And in the lullaby's notes, the low caressing tune
Comes another music stranger and greater:
The winds of the sky, and the tides of the sea.
All the voices,
The voices rapt and eloquent of the dead whisper to me,
The infinite outpouring music of the living washes over me,
The radiant subtle silence of the last stars and the first dawn
calls before me.
In the mingling of innumerable lights,
I see a child
Running and skipping, shouting with glee,
Out from these gates heavy and dark-streaked with weather,
Black hair flying.
Take my hand mother, take my hand father,
Come with me to the city, the stairs of jasper
and the crystal streets,
Come quick, tell me the names
Of all the trees and flowers, and all the marvels
Of Tirion the Bright, snow-fair,
Let go the proud visions,
Let go the flowing and ebbing song of grief,
The lonely question shouted from the shadows,
And the replies whisper'd of the deathless hills.
I am with the forsaken and the lost,
I am with those with low-bowed heads,
I am with those who still are dreaming and wandering.
Never to return, yet ever returning,
my voice cries unto thee
Childhood home, and the home of those I love,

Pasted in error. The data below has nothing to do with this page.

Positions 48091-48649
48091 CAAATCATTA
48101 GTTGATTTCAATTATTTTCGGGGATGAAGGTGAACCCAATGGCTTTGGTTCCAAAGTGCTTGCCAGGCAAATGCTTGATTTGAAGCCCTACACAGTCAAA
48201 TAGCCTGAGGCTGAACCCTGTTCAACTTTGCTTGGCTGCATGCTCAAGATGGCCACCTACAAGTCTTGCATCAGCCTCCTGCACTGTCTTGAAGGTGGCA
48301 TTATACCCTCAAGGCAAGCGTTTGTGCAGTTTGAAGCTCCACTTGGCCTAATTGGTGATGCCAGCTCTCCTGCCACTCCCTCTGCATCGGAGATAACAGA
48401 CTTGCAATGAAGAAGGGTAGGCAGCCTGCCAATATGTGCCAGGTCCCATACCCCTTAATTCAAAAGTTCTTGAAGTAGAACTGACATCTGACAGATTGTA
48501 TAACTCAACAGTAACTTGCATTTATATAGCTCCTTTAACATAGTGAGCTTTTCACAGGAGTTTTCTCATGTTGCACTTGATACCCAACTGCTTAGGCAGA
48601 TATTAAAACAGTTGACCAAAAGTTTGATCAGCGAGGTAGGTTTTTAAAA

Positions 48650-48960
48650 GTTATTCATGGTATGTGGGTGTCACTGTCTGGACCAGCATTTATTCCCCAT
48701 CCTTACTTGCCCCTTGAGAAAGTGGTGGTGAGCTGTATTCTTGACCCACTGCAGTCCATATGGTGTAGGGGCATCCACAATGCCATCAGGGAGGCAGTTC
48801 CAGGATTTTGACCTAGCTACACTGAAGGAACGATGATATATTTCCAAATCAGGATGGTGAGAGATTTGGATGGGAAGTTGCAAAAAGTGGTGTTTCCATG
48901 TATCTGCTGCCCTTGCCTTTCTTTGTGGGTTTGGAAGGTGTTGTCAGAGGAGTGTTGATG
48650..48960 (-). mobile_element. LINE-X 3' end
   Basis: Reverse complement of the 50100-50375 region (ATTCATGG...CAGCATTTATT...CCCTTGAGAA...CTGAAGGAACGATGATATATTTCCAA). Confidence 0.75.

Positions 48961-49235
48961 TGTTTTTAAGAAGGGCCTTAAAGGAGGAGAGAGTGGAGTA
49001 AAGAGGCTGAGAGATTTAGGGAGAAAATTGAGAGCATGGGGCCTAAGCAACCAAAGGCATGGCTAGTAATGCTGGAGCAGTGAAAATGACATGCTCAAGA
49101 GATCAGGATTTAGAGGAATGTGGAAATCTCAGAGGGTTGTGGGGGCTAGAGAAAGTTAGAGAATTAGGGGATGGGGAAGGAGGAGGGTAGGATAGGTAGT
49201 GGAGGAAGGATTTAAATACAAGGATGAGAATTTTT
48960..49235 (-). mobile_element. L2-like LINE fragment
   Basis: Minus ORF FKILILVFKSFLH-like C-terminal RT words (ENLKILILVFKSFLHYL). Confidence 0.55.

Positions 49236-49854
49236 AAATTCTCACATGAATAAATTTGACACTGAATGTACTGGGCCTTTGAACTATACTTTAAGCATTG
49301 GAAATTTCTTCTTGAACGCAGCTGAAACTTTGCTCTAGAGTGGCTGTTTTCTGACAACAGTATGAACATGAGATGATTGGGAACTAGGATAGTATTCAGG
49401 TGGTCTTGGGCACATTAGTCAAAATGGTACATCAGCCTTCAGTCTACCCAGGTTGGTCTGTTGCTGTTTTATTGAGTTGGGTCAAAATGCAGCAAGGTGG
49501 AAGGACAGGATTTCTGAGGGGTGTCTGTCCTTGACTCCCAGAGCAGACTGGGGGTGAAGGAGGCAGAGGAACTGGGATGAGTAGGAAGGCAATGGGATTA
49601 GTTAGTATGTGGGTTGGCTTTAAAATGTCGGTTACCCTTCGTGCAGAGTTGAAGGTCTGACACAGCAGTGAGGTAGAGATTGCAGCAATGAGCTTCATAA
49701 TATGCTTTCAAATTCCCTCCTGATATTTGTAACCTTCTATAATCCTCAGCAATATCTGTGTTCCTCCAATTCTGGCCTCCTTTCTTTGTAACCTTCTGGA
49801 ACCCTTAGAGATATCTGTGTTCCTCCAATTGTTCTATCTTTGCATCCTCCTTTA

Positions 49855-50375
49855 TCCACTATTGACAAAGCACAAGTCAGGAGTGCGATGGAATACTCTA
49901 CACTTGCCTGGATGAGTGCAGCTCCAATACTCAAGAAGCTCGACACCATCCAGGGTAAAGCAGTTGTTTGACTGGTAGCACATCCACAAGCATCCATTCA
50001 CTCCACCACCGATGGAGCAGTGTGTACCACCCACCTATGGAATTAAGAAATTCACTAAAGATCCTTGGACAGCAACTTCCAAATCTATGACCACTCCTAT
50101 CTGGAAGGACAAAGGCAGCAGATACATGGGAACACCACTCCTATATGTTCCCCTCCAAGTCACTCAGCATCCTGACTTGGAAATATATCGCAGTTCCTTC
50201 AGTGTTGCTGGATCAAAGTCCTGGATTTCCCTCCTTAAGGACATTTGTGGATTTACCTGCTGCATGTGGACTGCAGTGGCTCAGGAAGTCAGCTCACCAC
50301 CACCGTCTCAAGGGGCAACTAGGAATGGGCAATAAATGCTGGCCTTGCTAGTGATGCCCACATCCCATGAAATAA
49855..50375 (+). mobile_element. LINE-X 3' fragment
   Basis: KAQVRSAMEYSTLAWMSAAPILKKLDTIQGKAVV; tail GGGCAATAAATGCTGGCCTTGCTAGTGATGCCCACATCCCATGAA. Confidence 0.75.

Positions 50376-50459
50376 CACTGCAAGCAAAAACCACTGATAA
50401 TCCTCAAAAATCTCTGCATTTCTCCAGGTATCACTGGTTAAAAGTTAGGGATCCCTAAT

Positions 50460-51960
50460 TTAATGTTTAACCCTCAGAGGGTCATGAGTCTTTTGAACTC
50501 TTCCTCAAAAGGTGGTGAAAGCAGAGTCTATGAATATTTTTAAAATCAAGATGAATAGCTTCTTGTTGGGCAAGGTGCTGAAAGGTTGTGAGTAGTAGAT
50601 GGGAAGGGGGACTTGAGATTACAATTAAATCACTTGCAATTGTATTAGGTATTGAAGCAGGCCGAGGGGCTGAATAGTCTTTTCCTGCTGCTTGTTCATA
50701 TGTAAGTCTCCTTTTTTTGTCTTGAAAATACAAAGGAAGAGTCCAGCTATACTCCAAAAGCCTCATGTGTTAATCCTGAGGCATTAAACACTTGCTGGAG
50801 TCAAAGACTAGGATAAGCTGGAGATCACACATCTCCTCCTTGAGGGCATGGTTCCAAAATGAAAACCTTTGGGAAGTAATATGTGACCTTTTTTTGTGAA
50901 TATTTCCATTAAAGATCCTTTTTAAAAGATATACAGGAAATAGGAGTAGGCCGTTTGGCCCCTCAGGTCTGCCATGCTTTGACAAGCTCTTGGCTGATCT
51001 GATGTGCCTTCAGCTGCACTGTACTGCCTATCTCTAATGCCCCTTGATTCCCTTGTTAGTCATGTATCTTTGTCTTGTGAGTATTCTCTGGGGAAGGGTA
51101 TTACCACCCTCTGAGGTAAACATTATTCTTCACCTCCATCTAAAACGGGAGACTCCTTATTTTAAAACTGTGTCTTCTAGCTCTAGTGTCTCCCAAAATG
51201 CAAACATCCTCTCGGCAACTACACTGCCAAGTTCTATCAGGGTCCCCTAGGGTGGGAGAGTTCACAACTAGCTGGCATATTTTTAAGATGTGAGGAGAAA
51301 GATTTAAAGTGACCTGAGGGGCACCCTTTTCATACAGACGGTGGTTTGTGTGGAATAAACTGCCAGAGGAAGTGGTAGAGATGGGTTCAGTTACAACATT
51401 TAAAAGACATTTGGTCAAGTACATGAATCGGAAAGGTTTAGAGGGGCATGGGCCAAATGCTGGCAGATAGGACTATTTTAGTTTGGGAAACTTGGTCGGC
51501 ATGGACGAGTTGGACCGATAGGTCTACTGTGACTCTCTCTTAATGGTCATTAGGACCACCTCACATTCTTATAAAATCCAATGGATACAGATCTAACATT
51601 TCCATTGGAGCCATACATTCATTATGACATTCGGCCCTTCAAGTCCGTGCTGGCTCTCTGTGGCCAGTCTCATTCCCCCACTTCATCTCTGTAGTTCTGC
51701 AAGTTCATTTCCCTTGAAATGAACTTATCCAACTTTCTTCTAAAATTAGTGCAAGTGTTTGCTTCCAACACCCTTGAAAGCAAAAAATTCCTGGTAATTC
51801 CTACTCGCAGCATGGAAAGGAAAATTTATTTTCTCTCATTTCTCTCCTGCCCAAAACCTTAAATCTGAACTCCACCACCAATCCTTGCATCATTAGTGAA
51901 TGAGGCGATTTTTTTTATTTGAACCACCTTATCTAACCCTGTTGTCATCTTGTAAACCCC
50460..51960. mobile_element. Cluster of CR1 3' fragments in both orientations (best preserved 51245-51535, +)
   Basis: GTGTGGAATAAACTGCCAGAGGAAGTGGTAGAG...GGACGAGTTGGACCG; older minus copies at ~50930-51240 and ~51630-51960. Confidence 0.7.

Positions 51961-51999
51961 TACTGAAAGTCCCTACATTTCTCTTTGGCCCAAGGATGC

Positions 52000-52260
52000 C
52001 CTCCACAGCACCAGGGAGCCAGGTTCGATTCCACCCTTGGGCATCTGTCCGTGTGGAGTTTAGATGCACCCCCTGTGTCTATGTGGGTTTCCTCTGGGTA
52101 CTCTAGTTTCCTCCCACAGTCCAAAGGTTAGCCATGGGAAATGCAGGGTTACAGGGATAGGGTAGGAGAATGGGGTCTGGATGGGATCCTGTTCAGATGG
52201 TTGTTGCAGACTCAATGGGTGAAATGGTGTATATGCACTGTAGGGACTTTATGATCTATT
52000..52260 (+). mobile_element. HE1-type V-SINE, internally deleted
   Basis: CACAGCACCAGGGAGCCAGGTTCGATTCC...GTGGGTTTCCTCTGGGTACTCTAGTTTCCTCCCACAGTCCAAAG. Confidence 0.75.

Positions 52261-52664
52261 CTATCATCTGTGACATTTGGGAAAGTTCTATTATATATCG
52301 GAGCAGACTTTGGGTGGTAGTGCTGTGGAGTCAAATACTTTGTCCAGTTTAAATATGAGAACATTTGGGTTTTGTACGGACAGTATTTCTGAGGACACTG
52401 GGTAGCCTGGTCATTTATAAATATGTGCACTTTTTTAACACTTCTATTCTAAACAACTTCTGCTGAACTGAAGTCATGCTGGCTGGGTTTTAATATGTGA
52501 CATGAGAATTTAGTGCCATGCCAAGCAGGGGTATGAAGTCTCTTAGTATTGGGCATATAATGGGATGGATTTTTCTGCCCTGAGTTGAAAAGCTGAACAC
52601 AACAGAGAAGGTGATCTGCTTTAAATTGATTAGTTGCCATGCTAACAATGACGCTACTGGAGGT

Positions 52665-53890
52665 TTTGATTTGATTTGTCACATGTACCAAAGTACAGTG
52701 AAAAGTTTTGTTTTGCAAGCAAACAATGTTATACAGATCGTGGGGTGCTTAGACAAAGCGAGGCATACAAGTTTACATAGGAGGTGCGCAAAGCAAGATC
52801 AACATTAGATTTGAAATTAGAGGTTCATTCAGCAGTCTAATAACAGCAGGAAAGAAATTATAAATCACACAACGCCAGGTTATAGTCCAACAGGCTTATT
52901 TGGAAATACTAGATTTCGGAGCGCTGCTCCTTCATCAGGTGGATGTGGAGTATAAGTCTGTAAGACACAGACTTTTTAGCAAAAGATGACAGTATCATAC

With the pool of tears glimmering, fading,
With the endless wind bringing the sunrise from the distant sea,
With the leaves verdant,
With the briar-rose entwined and the lilac fragrant upon the air,
white and red flying,
In Tirion's splendid spring.
This is a work of fan fiction, written because the author has an abiding love for the works of J R R Tolkien. The characters, settings, places, and languages used in this work are the property of the Tolkien Estate, Tolkien Enterprises, and possibly New Line Cinema, except for certain original characters who belong to the author of the said work. The author will not receive any money or other remuneration for presenting the work on this archive site. The work is the intellectual property of the author, is available solely for the enjoyment of Henneth Annûn Story Archive readers, and may not be copied or redistributed by any means without the explicit written consent of the author.